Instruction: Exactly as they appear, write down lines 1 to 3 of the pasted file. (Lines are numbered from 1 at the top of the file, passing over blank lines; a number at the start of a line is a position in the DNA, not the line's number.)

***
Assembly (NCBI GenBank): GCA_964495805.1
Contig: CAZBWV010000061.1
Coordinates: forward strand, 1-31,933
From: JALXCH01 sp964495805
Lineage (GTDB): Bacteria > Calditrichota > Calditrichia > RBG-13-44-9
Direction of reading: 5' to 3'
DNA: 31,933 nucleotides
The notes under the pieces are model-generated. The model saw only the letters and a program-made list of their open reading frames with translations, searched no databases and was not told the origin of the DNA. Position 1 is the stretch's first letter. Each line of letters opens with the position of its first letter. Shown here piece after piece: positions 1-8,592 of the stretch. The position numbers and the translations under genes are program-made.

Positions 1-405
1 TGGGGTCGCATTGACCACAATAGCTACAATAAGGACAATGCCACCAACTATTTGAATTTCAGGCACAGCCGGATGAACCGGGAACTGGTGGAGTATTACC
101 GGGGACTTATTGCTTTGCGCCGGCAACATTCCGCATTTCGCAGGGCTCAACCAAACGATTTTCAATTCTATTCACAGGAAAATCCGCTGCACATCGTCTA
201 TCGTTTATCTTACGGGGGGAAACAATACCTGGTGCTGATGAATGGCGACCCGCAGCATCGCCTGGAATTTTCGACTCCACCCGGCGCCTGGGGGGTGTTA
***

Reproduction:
Assembly (NCBI GenBank): GCA_964495805.1
Contig: CAZBWV010000061.1
Coordinates: forward strand, 1-31,933